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Thus, the differences in the treatment of pedestrians. People walking shouldn't dare get in the way of a European taking a corner, nor in the way of a North American with the pedal floored on a straight away. It ruins their ultimate driving experiences.

And if there is one thing motorists won't put up with, it's ruining a really nice drive.

Posted by GregW 09:54 Archived in England Tagged living_abroad Comments (3)

On the Eve of Upheaval

The last days of the past...

semi-overcast 12 °C

I know I wrote in my last blog entry that I was starting work this week, but I didn't. This week was a short week with Monday being a holiday, so my start date was pushed back to next Monday. Therefore, I had one more week of unemployed bliss before starting my new job.

The weather has been nice, so I've mostly been out wandering around. As I am moving away from the King's Cross area soon, I wanted a last few attempts to check out the area. This week included a trip to British Library beside St. Pancras station to see an exhibition on Maps.

British Library Plaza

British Library Plaza


British Library Isaac Newton Statue

British Library Isaac Newton Statue


British Library Interior

British Library Interior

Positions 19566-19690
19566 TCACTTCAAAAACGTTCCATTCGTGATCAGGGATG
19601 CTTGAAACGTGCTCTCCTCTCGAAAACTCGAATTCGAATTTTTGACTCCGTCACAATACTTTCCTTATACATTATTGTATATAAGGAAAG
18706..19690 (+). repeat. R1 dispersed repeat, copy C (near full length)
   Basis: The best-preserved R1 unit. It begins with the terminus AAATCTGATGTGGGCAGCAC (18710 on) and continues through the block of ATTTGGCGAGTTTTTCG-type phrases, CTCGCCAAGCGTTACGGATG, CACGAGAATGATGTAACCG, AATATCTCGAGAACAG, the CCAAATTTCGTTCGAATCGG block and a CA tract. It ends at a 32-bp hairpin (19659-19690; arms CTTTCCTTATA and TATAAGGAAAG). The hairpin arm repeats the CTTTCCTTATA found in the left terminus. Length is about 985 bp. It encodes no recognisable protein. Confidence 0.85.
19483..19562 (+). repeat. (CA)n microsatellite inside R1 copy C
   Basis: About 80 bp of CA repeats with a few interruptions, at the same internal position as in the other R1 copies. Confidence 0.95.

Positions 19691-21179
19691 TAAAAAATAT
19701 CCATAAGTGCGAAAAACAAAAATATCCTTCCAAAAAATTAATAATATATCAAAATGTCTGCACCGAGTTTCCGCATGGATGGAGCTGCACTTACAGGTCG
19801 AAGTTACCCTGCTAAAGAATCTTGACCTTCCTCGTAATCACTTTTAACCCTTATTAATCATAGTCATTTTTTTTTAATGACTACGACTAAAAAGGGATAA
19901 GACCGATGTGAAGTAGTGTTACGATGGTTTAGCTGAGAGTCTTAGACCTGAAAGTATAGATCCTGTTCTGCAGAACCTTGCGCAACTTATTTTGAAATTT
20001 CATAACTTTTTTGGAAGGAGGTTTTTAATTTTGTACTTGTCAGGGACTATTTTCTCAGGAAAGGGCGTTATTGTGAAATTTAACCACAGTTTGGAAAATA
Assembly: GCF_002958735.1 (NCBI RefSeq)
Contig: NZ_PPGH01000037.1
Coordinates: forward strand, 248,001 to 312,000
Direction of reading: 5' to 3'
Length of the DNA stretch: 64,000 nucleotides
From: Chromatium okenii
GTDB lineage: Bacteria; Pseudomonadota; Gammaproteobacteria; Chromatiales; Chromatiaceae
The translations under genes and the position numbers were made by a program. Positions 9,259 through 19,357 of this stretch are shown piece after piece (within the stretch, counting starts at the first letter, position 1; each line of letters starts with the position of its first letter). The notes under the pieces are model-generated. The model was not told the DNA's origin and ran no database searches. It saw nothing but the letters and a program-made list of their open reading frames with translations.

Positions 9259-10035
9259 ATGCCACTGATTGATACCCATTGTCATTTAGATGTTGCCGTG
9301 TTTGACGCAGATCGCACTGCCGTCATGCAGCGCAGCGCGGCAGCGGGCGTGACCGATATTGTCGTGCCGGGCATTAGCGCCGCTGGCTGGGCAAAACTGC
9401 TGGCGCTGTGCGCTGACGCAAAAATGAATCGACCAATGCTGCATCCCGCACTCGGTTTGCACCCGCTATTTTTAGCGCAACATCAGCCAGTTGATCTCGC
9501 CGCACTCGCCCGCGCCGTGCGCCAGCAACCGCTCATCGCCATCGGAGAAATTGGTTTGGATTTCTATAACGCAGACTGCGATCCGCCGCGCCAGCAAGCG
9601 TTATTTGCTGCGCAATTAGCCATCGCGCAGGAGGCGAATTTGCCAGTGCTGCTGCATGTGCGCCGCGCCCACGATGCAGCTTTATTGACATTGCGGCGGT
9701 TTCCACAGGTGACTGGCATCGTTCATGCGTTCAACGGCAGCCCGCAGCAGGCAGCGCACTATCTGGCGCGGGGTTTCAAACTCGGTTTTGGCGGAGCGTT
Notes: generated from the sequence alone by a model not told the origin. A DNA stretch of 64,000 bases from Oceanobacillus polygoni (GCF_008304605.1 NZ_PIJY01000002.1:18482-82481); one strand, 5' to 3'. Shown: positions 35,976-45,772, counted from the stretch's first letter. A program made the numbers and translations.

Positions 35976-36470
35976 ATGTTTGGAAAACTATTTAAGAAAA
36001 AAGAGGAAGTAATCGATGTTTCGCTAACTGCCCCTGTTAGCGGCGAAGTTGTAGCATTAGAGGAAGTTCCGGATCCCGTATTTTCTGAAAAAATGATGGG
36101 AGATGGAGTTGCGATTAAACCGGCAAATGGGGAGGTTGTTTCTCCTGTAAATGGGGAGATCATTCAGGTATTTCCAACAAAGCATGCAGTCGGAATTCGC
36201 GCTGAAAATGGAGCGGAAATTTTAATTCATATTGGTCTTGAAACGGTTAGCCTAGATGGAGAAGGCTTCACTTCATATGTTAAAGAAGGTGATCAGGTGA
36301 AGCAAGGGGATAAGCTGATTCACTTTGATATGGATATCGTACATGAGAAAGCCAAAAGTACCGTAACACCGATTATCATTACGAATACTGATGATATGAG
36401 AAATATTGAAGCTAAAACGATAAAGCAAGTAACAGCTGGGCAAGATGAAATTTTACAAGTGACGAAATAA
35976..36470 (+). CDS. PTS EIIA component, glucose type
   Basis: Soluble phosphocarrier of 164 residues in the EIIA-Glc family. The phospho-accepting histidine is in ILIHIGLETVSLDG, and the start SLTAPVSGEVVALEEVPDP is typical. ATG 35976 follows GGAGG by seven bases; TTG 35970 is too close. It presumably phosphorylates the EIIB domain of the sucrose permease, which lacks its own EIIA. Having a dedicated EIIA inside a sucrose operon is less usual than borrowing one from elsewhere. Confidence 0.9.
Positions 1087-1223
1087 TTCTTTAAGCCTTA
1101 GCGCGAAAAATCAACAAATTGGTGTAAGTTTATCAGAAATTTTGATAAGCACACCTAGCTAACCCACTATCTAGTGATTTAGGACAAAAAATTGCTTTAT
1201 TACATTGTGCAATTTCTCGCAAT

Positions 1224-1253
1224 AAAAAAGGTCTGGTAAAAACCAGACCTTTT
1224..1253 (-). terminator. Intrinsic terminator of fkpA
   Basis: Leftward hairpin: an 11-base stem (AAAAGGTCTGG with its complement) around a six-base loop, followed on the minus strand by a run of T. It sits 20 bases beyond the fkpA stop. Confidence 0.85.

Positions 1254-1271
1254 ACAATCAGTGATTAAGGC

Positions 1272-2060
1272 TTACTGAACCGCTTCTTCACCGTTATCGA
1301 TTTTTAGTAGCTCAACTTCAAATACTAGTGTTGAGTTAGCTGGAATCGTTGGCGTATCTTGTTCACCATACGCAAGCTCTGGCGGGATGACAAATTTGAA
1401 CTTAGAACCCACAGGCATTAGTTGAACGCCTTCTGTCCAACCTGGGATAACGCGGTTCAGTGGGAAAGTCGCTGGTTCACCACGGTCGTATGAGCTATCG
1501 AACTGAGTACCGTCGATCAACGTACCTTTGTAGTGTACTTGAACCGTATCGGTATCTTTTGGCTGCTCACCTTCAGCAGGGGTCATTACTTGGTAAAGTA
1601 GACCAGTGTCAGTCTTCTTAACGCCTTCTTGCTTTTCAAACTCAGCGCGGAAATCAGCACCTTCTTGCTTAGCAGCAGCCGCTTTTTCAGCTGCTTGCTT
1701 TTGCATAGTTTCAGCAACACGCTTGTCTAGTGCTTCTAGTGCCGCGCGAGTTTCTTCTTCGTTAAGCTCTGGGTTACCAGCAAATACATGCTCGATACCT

There was a map from the 1680s - some 15ish years after the great fire - of London. You can see a zoomable flash version or a simple picture version online. What was interesting is that looking at the maps of the City of London and the southern part of Westminster, I was easily able to identify the streets. In fact, I could have taken the map down and very successfully navigated the streets using the old map.

My current home near King's Cross wasn't on the map (it would have been fields and small villages at the time), nor would me new home in Kensington, which also would have been outside of the urban area of London back in the 1600s.

After checking out the British Library exhibit, I headed to the local polling station to vote. Thursday was polling day in the local and national elections here in the UK (local elections only in England, but national in all four countries). As a Commonwealth citizen with residency in the UK, I was able to vote. Unlike the Euro elections last year, the national elections use a simple first-past-the-post system, where the person with the most votes gets the seat.